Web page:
Stakeonomics: The Power of Stakeholders on your business

stakeholder

Who has the most power over your business?  In a quick exercise, place the following people/groups in order of revenue influence: Board of directors, largest client, production team, media, sales team, competitors.

Not an easy task, I suspect.   These groups are referred to as stakeholders:  people and organisations who directly or indirectly affect a company’s performance and who are in turn affected by a company’s activities.  As the business world moves from a shareholder-centric towards a stakeholder-centric style, we see the definition broaden.  The natural environment has, in recent years, been classified as a stakeholder as more and more organisations adopt environmentally friendly choices and increase social responsibility.

Are all stakeholders equally important or do they act as links in the economic chain?  It is a natural inclination to spend most of your resources on your largest client.  Imagine for a moment losing that client to a competitor, leaving behind a considerable loss and a string of likely unsatisfied smaller clients (who rapidly become more significant than they used to be).  Conversely, can you really afford to draw your attention away from such a large client?  Consider the power that human resources have during a labour strike, the impact of the media after a bad report on your company, or the sway of a supplier who has reached a monopolising status in the market.

As these examples reveal, stakeholders can be volatile, their power is ever-changing, and managing them is more challenging in practice.  We can also deduce that the behaviour of stakeholders at a given time is paramount to your success.

I introduce to you the concept of Stakeonomics: ‘The factors and effects of stakeholders’ behaviour on the performance of a business’.  Adopt these proactive practices to forecast stakeholder behavior so you don’t get caught off-guard:

Identify your Stakeholders

Create a list.  Include their needs (past & present) as well as previous incidents that resulted in a behaviour change.  Make a concerted effort to research their needs.  Are you in a position to meet those needs? Take into account that needs do not remain constant.  Review what events or movements triggered certain reactions in the past to mitigate future risks.  At what times are they most influential?  Are your interests sincerely aligned with theirs?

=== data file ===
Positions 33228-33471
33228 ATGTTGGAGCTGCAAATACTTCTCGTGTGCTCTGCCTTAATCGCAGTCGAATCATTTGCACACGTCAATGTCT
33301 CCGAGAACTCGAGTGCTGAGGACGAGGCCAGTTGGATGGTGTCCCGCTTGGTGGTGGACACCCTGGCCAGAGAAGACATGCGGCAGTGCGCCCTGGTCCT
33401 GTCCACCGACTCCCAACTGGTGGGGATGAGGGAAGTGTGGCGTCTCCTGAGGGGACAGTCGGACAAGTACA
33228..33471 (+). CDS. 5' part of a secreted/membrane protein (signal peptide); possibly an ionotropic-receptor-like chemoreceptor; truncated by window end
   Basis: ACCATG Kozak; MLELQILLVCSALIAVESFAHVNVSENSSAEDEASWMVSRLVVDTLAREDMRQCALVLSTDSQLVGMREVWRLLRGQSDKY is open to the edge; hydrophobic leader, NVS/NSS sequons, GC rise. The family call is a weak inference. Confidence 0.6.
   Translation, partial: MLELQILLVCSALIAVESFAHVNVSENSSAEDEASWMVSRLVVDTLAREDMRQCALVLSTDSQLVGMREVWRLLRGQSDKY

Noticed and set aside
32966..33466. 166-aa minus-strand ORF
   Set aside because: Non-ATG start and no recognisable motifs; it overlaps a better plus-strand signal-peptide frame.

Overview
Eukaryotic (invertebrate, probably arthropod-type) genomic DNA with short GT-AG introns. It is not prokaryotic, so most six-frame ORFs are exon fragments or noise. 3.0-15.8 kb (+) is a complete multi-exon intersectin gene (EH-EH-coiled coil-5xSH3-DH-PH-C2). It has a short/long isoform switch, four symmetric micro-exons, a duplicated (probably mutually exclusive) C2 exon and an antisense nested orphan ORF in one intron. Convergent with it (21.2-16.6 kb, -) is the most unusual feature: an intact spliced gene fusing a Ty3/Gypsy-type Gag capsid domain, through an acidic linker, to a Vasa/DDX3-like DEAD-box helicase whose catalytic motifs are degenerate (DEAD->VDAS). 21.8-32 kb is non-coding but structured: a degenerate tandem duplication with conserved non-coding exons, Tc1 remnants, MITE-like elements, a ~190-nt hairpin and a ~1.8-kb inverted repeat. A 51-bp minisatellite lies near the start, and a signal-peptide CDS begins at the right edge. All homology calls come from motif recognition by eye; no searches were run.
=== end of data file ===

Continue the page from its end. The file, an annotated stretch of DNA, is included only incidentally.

In the age of perfect knowledge, external stakeholders know what they want and from whom they want it.  Corny advertisements, crafty salesmen and the likes will no longer cut it.  The bottom line is this:  if a need is met, everyone wins.

Be Ahead of your Game.

  • Embrace technology.
  • Foster virtual relationships. Social media is a powerful tool today, people are quick to take to social sites to voice their opinions.  It can work in your favour or against you.  Positive comments about your business are always welcome but do not ignore comments and posts that are negative.  Responding to complaints shows transparency and consideration.
  • Invest in research and development.
  • Keep a close eye on competitors. What are their recent developments? Do you have a defense plan to win the market share?   It should be noted that while a defense plan is good, innovation is the best brand publicity.

Be Consistent in your Efforts:

Stakeholder mapping is a popular analysis conducted during startups or a project launch.  However, this is not adequate.  You can disengage stakeholders through your daily operations and not just during a significant event.  It should be a regular activity.

Ethics at All Costs:

Consumers are more loyal to ethics than to price or convenience.  Recent research from Mintel has shown that 56% of American consumers will not support a business that they believe to be unethical.  Furthermore, 35% of them will not buy these products or services even if no substitute exists! (www.mintel.com).  Trust is one of the main motivations for employee retention, content clients, strong supplier relationships and credibility with industry related professional bodies.  Plus ethical companies are environmentally and socially responsible and this attracts all stakeholders.

From small businesses to large enterprises, Stakeonomics is relevant.  Determining future needs and behaviour of your stakeholders is critical to shaping a sustainable operation or advancing to the next level.